As we all know, my very favorite type of story is interpersonal drama (specifically romance) against a backdrop of action/adventure (especially fantasy). But this series’ type, which is more an even balance of interpersonal drama (without romance) with action/adventure is a close second. Really, really good stuff. The mystery story and the procedural is fantastic, and the character-based drama alongside it is perfect.
Differently Morphous by Yahtzee Croshaw — I liked this book, which had a really engaging story full of interesting ideas and a setup that (much like his previous book) kinda demands more content, but I wish he had ditched the troublesome “poking fun at the ongoing conflict between people that want to avoid hurting others and assholes that don’t give a shit about hurting others” aspect. Satirizing such a conflict is always going to make the more active side look worse, because it’s difficult to satirize passivity. (That last sentence is the only note I made about this book.)
I’m glad to see him finally writing in third person. The main characters were still all largely uninteresting, but they drove an interesting story, so I was satisfied. I had a lot more thoughts about this book as I read it, but I can’t remember them all now.
The Serpent on the Crown by Elizabeth Peters — Geez, I was still on Amelia at this point. OK, so, this is one of the least memorable books in this series, and I probably wouldn’t have had much to say even if I’d made notes. How many times I’ve read the series I have no idea, but this was the first time through this one that I remembered any details of the plot before they appeared. I was all, “Oh, yeah, that guy’s her secret husband or something, isn’t he?” and it was like an epiphany XD
It is pretty sweet to think of Daoud digging through rubble all night trying to find that little snake, though.
The Silkworm by Robert Galbraith — The murder mystery in this one is so deliciously fucked up. Every little aspect of it plays in so well, the clues are so interesting, and watching all these writers with their egos and their squabbles is so entertaining… I think this is my favorite of the three books we have so far. Matthew is still a fucking piece of shit.
Justice League (2001) and Justice League Unlimited — I continued to adore Justice League through to its end, and in fact enjoyed it more and more. After a while I was shipping John and Shayera (excuse my anachronistic use of that name) so hard it was driving me crazy, and when they finally got together you better believe I freaked the fuck out. And then the series ending!! What a sucker punch! With Shayera flying off into the tragic unknown after she and John admit they love each other?? You should have seen me wandering around crying that whole day; it was very pathetic. I was deeply shaken by that last story, and more or less astonished they’d chosen to end the series on that note.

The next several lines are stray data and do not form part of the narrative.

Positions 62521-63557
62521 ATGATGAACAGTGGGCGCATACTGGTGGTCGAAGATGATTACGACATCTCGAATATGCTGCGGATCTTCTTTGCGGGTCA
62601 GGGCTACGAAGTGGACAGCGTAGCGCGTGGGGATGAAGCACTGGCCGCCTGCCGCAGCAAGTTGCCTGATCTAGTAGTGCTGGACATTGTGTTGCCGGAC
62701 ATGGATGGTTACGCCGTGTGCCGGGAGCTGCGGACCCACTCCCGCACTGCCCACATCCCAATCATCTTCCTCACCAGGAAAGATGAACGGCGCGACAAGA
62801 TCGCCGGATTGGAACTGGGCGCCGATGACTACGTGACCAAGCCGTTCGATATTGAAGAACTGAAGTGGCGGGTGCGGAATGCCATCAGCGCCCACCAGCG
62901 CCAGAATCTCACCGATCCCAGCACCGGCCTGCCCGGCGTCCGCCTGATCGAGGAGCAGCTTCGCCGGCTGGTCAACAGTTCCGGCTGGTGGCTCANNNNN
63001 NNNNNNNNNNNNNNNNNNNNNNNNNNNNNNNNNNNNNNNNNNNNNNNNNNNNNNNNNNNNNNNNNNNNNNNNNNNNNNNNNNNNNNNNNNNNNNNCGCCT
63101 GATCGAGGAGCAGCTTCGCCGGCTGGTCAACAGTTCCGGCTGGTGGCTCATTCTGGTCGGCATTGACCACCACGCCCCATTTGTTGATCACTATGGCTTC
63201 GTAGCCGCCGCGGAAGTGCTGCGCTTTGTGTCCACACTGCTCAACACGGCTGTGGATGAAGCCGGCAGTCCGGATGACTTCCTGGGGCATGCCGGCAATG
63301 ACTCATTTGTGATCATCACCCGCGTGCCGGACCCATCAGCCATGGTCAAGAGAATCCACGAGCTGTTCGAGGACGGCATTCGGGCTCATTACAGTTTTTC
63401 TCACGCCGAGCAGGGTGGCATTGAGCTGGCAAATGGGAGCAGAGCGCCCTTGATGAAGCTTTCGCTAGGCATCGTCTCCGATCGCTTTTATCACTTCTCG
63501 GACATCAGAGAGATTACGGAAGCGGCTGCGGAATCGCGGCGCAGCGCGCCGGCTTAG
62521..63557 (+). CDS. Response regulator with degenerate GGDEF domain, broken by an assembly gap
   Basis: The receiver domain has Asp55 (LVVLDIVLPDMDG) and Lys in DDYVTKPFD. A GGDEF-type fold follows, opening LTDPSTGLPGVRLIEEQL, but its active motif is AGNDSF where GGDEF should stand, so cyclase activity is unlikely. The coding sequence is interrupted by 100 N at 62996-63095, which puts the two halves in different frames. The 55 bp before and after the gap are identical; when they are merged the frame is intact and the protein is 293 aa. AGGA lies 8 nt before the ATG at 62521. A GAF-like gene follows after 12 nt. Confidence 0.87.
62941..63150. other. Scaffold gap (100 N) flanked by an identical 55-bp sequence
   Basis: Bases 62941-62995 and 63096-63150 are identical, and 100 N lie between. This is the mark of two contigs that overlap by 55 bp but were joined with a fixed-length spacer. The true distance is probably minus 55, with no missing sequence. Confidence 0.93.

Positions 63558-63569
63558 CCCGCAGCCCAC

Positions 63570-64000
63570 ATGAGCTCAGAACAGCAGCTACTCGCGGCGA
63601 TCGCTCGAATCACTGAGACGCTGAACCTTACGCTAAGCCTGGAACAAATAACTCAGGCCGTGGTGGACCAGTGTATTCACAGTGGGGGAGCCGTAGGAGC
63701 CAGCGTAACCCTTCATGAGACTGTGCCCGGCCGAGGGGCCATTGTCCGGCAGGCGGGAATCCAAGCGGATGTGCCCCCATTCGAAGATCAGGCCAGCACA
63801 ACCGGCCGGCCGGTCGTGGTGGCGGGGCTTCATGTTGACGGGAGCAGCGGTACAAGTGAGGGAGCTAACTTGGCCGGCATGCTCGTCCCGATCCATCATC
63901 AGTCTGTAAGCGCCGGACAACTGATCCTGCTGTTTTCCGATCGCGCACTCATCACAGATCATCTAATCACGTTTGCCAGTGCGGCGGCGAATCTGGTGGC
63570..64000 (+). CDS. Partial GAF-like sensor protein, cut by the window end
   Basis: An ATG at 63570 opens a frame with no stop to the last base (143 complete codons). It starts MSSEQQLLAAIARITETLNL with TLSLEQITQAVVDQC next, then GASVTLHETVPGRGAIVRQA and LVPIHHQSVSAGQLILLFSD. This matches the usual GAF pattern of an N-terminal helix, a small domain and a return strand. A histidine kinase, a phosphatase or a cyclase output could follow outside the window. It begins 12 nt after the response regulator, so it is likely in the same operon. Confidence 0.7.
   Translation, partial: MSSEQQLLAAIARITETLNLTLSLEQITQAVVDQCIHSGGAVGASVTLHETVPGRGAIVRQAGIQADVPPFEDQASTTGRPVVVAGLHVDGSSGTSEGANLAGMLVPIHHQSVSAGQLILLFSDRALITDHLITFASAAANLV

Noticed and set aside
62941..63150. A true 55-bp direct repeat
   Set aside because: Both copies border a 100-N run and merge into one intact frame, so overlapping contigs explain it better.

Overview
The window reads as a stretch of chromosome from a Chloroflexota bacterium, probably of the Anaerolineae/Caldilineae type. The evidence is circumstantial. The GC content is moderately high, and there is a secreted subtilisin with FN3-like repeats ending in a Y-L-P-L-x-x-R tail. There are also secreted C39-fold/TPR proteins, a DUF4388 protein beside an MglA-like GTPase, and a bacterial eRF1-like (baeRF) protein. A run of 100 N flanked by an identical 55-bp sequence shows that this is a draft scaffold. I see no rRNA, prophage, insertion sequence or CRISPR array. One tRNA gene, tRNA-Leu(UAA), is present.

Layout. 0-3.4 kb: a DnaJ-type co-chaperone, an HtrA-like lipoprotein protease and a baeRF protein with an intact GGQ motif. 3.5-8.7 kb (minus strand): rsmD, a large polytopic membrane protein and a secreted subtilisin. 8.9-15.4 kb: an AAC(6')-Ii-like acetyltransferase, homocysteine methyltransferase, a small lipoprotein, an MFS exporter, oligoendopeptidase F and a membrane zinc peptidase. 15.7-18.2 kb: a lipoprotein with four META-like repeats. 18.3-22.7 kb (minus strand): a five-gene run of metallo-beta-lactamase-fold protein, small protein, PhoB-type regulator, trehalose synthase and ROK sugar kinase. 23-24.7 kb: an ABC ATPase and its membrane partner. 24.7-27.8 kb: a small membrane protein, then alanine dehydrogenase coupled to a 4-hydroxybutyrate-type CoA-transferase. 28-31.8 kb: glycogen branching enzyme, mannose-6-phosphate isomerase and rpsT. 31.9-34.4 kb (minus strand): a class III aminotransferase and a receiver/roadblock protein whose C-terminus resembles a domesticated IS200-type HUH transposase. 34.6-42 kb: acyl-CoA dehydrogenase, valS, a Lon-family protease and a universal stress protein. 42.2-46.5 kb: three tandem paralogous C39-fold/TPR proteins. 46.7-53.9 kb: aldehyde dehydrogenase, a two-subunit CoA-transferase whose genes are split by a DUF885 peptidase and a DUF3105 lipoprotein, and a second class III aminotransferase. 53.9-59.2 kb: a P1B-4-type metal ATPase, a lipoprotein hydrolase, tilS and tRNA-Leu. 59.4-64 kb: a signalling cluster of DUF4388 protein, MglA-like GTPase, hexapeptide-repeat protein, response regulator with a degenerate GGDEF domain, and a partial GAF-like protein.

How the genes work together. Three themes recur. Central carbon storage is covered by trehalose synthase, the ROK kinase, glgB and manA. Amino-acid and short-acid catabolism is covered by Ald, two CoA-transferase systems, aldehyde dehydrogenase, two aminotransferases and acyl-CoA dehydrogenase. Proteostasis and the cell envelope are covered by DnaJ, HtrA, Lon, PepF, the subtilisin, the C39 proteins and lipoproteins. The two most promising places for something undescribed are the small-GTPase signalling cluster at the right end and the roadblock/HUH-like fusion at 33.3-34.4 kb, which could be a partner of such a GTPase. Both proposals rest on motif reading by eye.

And then I realized there was a-whole-nother series that came after. I dove for that like a lifeline. It was a few episodes before Shayera showed up again, but JLU was still like a soothing balm after the ending of JL.
For one thing, I think JLU is better. I think the writers had streamlined their process and gotten a really good handle on the characters by that time, and things flowed really well. I was pleased with the long, two-or-three-episode stories in JL, but I think the JLU stories accomplished just as much in usually one-episode segments. And my attention span (and the time I have available before work for watching stuff) always appreciates shorter stories.
The drawback to having a bigger cast and shorter stories, though, is that there’s not always time to establish characters as well as the writers would probably like, so there were some characters that rotated into the spotlight that I just didn’t care about at all. Still, JLU is a really excellent series, and I particularly enjoy how just about every event from the preceding series comes back and is important again in JLU at some point or another.
The Far Side of the World by Patrick O’Brian — I loved this book, as I’ve loved every book in this series so far, but (in part because I took zero notes) I have almost nothing to say about it. It was very satisfying to find the Norfolk already sunk, even if it wasn’t our friends that managed it; and it was interesting when Captain Palmer claimed the war was over, because after how long 1812 has been dragged out, the claim was all too believable, and therefore created some good tension within me the reader.
That was the last item that had no notes. I’ve been pretty good about making notes since then, too. Maybe I really am getting back on track with this new schedule XD